Teaching and Learning about Art

Future gallery-goers learn about art at Yale University Art Gallery. Photo by Judy Sirota Rosenthal.

By Lucile Bruce

“Let’s everyone take a moment to look at this piece, side to side, top to bottom.”

It’s February, and I’m sitting on the floor of the Yale University Art Gallery with my daughter, Margo, and other third-grade students from her class at New Haven’s Worthington Hooker School. Vanessa Lamers, our gallery teacher, stands beside a large ceremonial mask from the Congo.

“Let’s see what we’re noticing,” says Vanessa. “You guys might have noticed we’re in a mask section.”

One by one, the students raise their hands.

“When I look at the eyes,” says Jayden, “I see feathers on the eyebrows.”

“Great noticing,” Vanessa says. “The eyelashes on this mask are really long. They’re kind of feathery.”

“It looks like a really old man,” says Andrei.

“What do you see that makes you think it looks like a really old man?” Vanessa asks.

“His hair is almost white like an old man. His beard looks really long.”

“He looks like he’s blowing something because his cheeks are puffed up and his mouth is like this,” says Margo, mirroring the mask.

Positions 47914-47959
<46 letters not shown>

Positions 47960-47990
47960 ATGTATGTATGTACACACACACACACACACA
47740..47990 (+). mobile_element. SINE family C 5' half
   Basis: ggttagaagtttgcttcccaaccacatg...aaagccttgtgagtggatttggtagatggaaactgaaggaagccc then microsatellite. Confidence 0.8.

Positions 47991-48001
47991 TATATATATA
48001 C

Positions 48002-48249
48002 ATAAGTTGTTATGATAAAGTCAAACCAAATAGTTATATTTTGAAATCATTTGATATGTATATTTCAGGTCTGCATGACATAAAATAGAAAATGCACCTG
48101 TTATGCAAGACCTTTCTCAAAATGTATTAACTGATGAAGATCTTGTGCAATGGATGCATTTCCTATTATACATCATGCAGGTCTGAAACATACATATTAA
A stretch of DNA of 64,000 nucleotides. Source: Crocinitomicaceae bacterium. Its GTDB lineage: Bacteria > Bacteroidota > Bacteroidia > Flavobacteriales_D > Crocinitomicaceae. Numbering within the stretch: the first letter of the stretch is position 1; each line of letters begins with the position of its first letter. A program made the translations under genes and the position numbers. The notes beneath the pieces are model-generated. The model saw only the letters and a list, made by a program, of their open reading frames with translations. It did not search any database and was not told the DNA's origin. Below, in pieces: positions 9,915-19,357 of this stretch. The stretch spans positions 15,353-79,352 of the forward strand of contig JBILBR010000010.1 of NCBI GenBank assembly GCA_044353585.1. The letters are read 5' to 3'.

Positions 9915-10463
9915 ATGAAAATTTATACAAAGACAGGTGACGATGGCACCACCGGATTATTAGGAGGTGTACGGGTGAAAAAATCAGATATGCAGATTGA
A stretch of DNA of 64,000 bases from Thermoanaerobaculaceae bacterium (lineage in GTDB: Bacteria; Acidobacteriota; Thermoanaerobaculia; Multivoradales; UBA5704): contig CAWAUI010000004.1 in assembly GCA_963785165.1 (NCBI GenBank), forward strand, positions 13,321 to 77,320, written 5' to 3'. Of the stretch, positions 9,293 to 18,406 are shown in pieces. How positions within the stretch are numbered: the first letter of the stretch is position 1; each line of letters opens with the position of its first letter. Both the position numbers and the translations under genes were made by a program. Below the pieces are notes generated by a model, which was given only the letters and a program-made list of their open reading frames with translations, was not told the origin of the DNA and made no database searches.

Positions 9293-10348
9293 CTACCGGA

“Maybe he’s making a sound,” Vanessa suggests. “Can you make that sound?”

“Whooooooooooo,” we all say.

This is my second trip to the Yale University Art Gallery with Margo’s class. The first trip was so captivating I had to return for the second. This time, I’ve brought my tape recorder.

“It looks like his hair was made out of grass, or straw,” says Sadie, looking up at the mask.

“It looks like his face is made out of wood,” adds Andrei.

“Now we’re looking at the materials the artist used to put this together,” says Vanessa.

All New Haven public school third-graders visit either the Yale University Art Gallery or the Yale Center for British Art as part of the district’s Comprehensive Arts Program, which is designed to meet state curriculum standards. Trips to the Yale University Art Gallery have distinct themes: “The Art of Looking” and “Writing About Art.”

Gallery teacher Vanessa Lamers talks about art with third-graders from New Haven’s Worthington Hooker School. Photo by Judy Sirota Rosenthal.


On our first trip, last December, we started with Vincent van Gogh’s The Night Café. Guided by the gallery teacher’s questions, the students noticed color, shape, line, texture, form, light, and shadow. They noticed details, like the time on the clock in the café. Viewing van Gogh’s work and three others — including an African mask we tried to recreate using felt shapes — we never interpreted. We just noticed.